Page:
Countries In Best Position For Climate Change

Best Position

OK, we’ve made you wait long enough. Here are the countries in the best position to handle climate change:

1. Norway

2. New Zealand

3. Finland

4. Sweden

5. Australia

6. Switzerland

7. Denmark

8. Austria

9. Germany

10. Iceland

11. Singapore

12. UK

13. Canada

14. Luxembourg

15. USA

The USA and the UK were in the top 10 in the 2015 study, but their rankings have dropped since then.

Although a nations relative wealth was only one factor in the study, it’s quite obvious that the poorest countries are in the worst position while the wealthiest nations are in better positions.

This is the point where some of the most fierce debate arises when analyzing possible solutions. Should the wealthiest countries contribute financially to the poor nations’ work to mitigate and prepare for climate change? Skeptics will note that some of the worst-prepared countries are led by dictators and/or mob-style groups, and any financial aid given to these nations will not do anything but go in the personal coffers of the groups/dictators. That is a point of consideration, but likely not a sufficient reason to abandon these countries entirely.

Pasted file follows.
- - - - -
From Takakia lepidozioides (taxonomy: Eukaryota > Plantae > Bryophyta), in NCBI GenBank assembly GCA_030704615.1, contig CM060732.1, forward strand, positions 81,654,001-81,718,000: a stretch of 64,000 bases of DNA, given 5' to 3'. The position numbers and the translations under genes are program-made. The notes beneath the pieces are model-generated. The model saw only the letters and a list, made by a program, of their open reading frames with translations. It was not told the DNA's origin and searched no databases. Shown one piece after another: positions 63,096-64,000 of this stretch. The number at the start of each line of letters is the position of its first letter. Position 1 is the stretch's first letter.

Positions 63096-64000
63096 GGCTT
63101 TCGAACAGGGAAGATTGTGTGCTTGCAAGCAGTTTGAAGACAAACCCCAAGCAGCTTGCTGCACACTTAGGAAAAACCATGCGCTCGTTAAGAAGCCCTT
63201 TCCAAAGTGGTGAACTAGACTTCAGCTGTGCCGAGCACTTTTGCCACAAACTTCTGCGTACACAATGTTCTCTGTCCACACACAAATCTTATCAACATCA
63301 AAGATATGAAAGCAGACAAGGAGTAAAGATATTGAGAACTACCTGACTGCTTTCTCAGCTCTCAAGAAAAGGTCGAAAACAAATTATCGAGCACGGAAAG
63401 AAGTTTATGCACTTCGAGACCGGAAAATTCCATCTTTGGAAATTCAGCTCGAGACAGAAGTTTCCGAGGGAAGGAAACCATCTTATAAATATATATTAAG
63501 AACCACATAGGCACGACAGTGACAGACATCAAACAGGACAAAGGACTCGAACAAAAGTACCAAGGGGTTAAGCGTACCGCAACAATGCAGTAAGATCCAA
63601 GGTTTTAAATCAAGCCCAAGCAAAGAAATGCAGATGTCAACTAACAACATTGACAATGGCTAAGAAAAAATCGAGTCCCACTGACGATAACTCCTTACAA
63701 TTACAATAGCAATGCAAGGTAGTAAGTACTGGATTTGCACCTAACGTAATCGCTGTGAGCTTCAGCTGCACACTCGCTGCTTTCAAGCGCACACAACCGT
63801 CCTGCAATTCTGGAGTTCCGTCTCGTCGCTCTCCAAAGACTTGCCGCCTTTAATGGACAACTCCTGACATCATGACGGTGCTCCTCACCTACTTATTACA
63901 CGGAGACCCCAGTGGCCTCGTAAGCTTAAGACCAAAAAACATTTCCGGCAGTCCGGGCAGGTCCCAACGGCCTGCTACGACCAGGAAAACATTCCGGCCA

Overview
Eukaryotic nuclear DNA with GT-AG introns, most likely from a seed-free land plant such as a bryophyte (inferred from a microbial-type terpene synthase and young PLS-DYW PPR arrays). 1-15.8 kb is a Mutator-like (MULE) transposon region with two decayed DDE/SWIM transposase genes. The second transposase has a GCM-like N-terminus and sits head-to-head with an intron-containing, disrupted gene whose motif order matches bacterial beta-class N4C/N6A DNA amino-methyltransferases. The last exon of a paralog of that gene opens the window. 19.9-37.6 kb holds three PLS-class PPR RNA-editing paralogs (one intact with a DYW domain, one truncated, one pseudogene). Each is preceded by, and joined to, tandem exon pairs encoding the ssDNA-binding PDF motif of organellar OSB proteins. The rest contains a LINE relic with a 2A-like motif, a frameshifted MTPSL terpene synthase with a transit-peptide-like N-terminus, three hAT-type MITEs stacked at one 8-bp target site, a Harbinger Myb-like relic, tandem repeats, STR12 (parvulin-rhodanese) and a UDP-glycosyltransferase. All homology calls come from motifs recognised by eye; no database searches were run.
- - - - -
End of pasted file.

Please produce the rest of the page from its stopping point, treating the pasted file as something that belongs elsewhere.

Planet B

Debate rages on about what to do. The leaders of 150 nations, along with thousands of representatives of nearly 200 countries, have met in Paris 20 times to try and come up with a master plan to stave off the global catastrophe ahead. Scientists have known for decades that the problem on our generation’s hands is serious, but recent reports find that even those dire warnings likely underestimated the scope of the issue.

“The bottom line is it’s going to be bad everywhere,” Bruce Riordan, the director of the Climate Readiness Institute at the University of California, Berkeley, told Business Insider. “It’s a matter of who gets organized around this.”